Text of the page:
Look ahead! Solution-Focused Leadership at a Glance

by Articles, Inspire Teams

With solution-focused leadership, you have the tools to get in touch with your strongest visions, connect with your team and design methods to create results. These problem-solving techniques are geared toward building a constructive environment.

In this approach, as a leader, you get to feel accomplished as you see results and great teamwork at play. As employees, your team members feel motivated and appreciated. And, as a whole, the organization can move forward towards growing and making their larger vision come to life.

To foster this positive change, you can start by taking a look at the ideas of Paul Z. Jackson and Mark McKergow in their book The Solutions Focus.

The mantra here is: Don’t focus on the problems, focus on what is possible.

To shift from Problem Focus to Solution Focus, consider these differences:

(image from The Solution Focus, Paul Z. Jackson and Mark McKergow)

When deciding on which changes to make in the processes and routines of your team, remember:

  • If it isn’t broken, don’t fix it.
  • Find what works, and do more of it.
  • If it isn’t working, do something else.

What is so radical about it? Focusing on solutions (that is, defining and acting on what is wanted and what is better) rejects conventional approaches that share the widespread assumption that focusing on problems (by analyzing, reacting to and talking about them) is the best way to solve them

Paul Z. Jackson and Mark McKergo

What is solution-focused leadership in a nutshell?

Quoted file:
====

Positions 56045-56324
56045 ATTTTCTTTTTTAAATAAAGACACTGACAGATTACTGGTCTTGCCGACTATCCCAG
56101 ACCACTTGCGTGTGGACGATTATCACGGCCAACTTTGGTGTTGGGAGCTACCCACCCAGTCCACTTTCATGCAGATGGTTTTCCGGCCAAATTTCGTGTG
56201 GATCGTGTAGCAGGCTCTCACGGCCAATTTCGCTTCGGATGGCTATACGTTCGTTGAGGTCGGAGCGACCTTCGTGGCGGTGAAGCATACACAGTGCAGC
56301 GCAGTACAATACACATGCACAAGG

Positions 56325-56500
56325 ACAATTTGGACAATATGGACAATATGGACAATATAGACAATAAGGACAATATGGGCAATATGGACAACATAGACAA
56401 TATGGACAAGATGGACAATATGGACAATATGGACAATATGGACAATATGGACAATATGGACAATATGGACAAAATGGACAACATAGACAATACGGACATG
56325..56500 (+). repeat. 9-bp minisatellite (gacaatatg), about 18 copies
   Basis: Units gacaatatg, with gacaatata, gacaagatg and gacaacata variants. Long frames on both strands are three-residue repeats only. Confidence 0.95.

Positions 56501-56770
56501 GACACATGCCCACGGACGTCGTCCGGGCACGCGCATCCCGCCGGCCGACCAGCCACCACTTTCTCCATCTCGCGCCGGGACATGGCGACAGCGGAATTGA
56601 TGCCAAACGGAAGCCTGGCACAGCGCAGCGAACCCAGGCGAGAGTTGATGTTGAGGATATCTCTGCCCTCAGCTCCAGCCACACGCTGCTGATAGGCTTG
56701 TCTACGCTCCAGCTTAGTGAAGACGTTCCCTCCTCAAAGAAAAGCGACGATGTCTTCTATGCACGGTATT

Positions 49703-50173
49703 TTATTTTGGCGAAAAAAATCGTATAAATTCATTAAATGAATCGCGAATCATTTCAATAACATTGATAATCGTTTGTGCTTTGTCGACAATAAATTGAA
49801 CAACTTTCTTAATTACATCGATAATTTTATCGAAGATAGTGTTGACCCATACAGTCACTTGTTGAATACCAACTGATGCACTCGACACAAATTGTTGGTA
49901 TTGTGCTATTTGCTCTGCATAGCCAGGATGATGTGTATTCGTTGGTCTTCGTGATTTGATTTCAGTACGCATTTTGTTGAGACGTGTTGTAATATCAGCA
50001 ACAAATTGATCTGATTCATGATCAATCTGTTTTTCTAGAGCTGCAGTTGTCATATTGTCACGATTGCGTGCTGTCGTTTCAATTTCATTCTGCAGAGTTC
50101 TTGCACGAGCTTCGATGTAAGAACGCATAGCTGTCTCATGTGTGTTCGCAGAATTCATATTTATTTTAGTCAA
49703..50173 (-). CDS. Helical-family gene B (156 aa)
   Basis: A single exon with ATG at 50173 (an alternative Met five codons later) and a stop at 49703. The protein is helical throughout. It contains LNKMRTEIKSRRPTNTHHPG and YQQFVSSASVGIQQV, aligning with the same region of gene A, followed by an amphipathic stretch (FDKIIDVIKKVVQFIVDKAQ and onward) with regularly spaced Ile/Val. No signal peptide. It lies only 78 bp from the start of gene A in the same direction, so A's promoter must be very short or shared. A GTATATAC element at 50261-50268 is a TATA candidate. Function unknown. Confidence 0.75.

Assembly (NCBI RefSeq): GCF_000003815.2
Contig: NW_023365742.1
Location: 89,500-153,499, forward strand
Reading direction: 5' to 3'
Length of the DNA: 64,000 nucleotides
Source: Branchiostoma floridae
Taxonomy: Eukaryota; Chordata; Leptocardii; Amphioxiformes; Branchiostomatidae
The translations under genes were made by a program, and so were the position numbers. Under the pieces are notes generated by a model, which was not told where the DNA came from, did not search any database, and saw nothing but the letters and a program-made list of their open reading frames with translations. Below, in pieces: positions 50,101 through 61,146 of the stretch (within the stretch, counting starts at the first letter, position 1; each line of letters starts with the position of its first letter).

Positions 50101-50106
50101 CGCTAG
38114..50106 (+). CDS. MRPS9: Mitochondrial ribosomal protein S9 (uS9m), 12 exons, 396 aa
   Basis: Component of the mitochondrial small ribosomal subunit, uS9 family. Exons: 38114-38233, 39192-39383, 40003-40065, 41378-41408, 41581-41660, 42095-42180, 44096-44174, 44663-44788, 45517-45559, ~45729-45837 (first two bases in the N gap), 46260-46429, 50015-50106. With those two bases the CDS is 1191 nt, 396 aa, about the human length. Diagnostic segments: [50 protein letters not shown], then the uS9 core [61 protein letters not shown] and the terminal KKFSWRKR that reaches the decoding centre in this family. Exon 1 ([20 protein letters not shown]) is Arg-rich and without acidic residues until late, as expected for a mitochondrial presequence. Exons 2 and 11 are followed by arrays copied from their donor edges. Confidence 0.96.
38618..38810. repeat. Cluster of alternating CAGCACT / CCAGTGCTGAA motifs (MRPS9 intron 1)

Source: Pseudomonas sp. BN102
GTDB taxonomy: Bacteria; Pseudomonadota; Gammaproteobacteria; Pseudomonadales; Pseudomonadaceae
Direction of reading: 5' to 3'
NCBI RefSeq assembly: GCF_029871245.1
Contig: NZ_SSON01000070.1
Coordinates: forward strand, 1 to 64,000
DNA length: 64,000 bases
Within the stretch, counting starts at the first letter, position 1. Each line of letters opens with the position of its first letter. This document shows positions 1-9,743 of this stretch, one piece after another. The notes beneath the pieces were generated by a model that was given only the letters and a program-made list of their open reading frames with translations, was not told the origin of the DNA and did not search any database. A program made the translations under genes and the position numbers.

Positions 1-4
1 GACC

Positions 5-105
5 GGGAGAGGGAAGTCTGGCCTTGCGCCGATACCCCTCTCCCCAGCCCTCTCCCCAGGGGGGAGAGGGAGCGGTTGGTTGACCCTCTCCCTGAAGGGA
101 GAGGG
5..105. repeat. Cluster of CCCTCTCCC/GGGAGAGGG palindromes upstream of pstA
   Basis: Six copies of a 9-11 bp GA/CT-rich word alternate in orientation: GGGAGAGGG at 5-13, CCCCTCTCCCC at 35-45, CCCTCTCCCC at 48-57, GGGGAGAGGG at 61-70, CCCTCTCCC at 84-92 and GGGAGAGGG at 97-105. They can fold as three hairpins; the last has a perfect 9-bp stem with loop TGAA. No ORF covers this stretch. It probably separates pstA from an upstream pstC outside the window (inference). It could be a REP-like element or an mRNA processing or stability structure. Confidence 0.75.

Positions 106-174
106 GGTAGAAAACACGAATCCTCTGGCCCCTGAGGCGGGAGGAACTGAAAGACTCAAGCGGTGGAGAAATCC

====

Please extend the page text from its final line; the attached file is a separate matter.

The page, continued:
The essence of solution-focused leadership, as Sarah McVanel explains, is:

  •  To work with the person rather than the problem
  •  To look for resources rather than deficits
  • To explore possible and preferred futures
  •  To explore what is already contributing to those possible futures
  • To treat people as the experts in all parts of their lives

 

What can you do as a solution-focused leader?

An easy-to-implement action for the leader is just to pay attention to the individuals and the dynamics at play. Look around, observe and listen closely.

Can you answer the following questions?

  • What are they positively talking about? (this is what is working at the dynamics)
  • What are they talking about that needs acknowledging? (what are their underlying needs?)
  •  Do they need to feel validated? Do they need to feel appreciated?

 

To learn more about leadership skills, approaches and methods, check our previous articles:

 

For exercises to practice with your team, download our worksheet Create Cohesive Teams.

If you tend to focus on problems, rather than solutions, download our worksheet Change Your Mindset.

We encourage you to understand that leadership is not about knowing but experiencing and learning about your unique leadership style that fosters your own strengths and grows your team’s abilities to excel at their contribution at work. Therefore, we are writing about a few leadership related theories, approaches, and techniques that may be useful to you.

Our leadership topics are a free selection by us of authors and streams of theory, without having any commercial or affiliate biases. Hopefully, our articles will inspire you to check out new stuff or re-visit and value some of the interventions you may have already implemented.

If you are looking for workshops and training to help your team succeed in working together, don’t hesitate to get in touch. Book a free call with us, let’s talk about how to take your team to the next level. 

MAIKE STOLTE

MAIKE STOLTE

Executive Coach. Consultant. Trainer. Facilitator.

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